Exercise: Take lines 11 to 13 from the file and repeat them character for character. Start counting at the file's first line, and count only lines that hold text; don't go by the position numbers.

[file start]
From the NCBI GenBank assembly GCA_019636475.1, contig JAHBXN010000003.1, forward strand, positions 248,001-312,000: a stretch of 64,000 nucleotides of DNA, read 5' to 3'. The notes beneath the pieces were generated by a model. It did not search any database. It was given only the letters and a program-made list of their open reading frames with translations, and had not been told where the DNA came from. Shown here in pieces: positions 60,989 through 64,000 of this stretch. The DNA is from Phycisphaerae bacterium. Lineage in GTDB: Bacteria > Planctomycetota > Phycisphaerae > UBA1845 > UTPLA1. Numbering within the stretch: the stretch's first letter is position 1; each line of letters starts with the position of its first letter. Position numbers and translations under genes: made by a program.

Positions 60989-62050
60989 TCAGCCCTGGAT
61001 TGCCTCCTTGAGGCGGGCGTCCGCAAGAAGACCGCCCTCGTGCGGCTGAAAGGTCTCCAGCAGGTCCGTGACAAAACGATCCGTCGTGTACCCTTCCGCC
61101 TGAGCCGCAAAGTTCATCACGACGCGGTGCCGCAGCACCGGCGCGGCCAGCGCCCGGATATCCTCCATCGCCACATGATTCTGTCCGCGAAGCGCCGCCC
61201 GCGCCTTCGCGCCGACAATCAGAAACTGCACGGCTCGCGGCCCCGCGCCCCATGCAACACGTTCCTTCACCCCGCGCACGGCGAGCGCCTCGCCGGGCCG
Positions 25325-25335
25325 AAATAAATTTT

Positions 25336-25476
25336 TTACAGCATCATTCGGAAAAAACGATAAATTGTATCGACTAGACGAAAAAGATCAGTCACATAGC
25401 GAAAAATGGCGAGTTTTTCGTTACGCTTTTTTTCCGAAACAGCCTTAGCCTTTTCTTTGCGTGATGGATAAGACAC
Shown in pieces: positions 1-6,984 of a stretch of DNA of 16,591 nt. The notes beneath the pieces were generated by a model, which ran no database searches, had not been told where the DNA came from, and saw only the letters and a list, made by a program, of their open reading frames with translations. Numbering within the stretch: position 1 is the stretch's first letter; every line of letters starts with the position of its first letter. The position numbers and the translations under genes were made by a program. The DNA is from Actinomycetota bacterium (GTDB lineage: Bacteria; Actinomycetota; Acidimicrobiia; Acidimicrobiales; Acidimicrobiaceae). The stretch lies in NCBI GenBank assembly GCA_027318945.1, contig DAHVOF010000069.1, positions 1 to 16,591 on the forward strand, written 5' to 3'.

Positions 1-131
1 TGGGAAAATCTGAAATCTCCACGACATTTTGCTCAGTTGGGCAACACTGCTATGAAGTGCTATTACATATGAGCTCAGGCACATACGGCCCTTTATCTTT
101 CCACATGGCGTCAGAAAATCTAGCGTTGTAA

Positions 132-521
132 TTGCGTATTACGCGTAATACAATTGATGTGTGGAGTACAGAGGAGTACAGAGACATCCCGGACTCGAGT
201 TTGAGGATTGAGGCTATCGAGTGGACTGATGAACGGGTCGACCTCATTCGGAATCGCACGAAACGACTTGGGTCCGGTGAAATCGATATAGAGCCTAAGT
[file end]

25401 GAAAAATGGCGAGTTTTTCGTTACGCTTTTTTTCCGAAACAGCCTTAGCCTTTTCTTTGCGTGATGGATAAGACAC
Shown in pieces: positions 1-6,984 of a stretch of DNA of 16,591 nt. The notes beneath the pieces were generated by a model, which ran no database searches, had not been told where the DNA came from, and saw only the letters and a list, made by a program, of their open reading frames with translations. Numbering within the stretch: position 1 is the stretch's first letter; every line of letters starts with the position of its first letter. The position numbers and the translations under genes were made by a program. The DNA is from Actinomycetota bacterium (GTDB lineage: Bacteria; Actinomycetota; Acidimicrobiia; Acidimicrobiales; Acidimicrobiaceae). The stretch lies in NCBI GenBank assembly GCA_027318945.1, contig DAHVOF010000069.1, positions 1 to 16,591 on the forward strand, written 5' to 3'.

Positions 1-131